Dr. Eduard van Beinum, world – famed symphony conductor whose return as music director of the
Dr. Van Beinum, 59, took a year's leave of absence on orders of his physician in 1958 after two highly successful seasons as leader of the Philharmonic here.
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He returned to his native Holland with plans to rest by cutting in half his scheduled 80 conducting performances with the Concertgebouw Orchestra of Amsterdam, with which he had been associated 27 years.
Falls to Floor
Four weeks ago Dr. Van Beinum became ill with what was diagnosed as a minor heart disease. His doctors allowed him to resume conducting only last week, and he conducted the first concert since his illness in The Hague last Saturday. He had been rehearsing the orchestra about 45 minutes yesterday for a program last night when he told the men he needed a break and that an assistant conductor would take over. Before he could leave the podium he slid from the conductor's seat to the floor and died.
Among the orchestra members was his 29-year-old son Bartholemeus, a violinist. He also leaves his widow, the former Sepha Jansen, also a talented violinist, and another son, Eduard, 31, an organist at the college in Nymwegen, Holland.
"A great conductor and a fine human being has been lost to the world," said Mrs. Norman Chandler, president of the Southern California Symphony Assn.
"Southern California feels privileged to have had at least a brief period to enjoy and appreciate his musicianship and personal warmth."
Dr. Van Beinum was engaged in 1956 by the Southern California Symphony Assn. to succeed the retiring Alfred Wallenstein as the sixth permanent conductor of the Los Angeles Philharmonic since its founding in 1919.
L.A. Debut in 1955
He had won wide acclaim when he brought the famed Concertgebouw group to this country in 1954. He returned for guest appearances with the Philadelphia, Cleveland, Chicago and San Francisco orchestras.
Dr. Van Beinum made his Los Angeles debut as guest conductor of the Philharmonic in Hollywood Bowl in the summer of 1955. He returned as guest conductor of a series of concerts in Philharmonic Auditorium in 1956.
As a result of his guest appearances in this country, the distinguished conductor was flooded with offers to stay, but Los Angeles landed him to share his duties with the Concertgebouw.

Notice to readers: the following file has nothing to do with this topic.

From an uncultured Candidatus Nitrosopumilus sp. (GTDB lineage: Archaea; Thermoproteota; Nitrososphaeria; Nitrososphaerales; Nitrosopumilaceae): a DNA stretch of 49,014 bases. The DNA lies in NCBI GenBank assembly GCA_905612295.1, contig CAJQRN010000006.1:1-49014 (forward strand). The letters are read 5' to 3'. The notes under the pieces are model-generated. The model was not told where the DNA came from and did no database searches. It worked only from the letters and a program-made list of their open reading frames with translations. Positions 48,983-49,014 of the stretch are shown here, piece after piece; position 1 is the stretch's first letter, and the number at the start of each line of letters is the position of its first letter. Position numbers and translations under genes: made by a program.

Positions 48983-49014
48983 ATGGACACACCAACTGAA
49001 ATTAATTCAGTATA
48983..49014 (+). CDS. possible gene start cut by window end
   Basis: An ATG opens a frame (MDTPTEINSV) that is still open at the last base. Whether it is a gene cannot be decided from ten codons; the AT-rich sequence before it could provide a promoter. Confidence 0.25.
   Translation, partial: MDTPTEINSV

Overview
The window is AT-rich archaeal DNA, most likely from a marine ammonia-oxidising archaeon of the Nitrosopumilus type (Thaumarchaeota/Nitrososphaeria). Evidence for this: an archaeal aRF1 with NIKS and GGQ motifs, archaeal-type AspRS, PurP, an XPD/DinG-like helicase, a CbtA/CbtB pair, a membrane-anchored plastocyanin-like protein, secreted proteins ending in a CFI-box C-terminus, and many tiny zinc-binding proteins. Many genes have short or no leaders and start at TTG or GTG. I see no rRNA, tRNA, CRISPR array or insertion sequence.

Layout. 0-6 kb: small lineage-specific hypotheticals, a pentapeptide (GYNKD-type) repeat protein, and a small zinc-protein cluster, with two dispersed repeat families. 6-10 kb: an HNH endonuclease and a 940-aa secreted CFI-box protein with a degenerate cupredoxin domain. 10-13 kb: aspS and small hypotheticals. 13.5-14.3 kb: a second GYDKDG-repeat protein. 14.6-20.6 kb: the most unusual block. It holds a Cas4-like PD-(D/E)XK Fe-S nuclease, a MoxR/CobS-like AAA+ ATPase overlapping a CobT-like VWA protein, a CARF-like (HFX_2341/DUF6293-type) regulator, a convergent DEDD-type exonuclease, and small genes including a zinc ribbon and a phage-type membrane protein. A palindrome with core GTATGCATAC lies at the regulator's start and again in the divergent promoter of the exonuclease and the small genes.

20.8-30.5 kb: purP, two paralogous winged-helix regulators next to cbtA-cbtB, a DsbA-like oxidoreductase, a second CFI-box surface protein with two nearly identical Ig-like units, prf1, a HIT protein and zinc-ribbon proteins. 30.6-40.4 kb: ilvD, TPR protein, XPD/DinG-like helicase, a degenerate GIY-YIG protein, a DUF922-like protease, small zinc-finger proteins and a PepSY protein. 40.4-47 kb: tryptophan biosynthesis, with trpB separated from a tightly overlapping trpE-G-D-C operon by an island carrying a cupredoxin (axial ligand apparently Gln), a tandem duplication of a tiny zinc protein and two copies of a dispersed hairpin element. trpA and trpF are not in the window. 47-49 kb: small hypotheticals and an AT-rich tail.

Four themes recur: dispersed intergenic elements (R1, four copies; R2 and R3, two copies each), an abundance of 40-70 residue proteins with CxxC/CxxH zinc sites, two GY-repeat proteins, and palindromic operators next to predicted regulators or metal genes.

Dr. Van Beinum conducted eight weeks of concerts in January and February, 1957, in his first season as musical director of the Philharmonic. His second season ran 12 weeks from November, 1957, through January, 1958.
The concerts attracted audiences of unprecedented size and enthusiasm. He won the hearts of music devotees and the love and eager co-operation of his musicians.
After his last concert here on the night of Jan. 31, 1958, Dr. Van Beinum was given a thunderous, 7-minute standing ovation by a turn-away crowd of 6,700 in Shrine Auditorium.
Wanted to Return
At that time he expressed pride in the orchestra, sadness over his enforced vacation and a determination to return.
"I hope Southern Californians will understand what a precious instrument they have and that everyone here takes care of it," he said. "This is a great orchestra . . . Keep it that way until I come back."
Dr. Van Beinum was born in Arnhem, Holland, to a musical family which could trace it ancestry to 1234. His father was a double-bass player, his grandfather a bandleader and his great-grandfather a conductor.
Trained as Pianist
He was trained as a pianist but at 17 was playing the viola in the Arnhem Orchestra. He conducted his musical education at the Amsterdam Conservatory and at 26 became conductor of the Orchestral Society at Haarlem, where he remained six years.
In 1931 he was called back to Amsterdam as assistant to Willem Mengelberg, who had brought world renown to the Concertgebouw. In 1938 he became first conductor and, shortly after World War II, succeeded in Mengelberg's mantle.
In addition to his responsibilities with the Concertgebouw, Dr. Van Beinum was associated with the London Philharmonic Orchestra for many years as principal conductor.
Four European countries conferred special honors and decorations in recognition of his musicianship and contributions to symphonic interpretation.
The honors include Officer of the Netherlands Order of Orange-Nassau and Knight of the Order of the Netherlands Lion. Officer of the French Academy and Chevalier of the French Legion of Honor, the Order of the Star of the North in Sweden and Order of Danneborg in Denmark.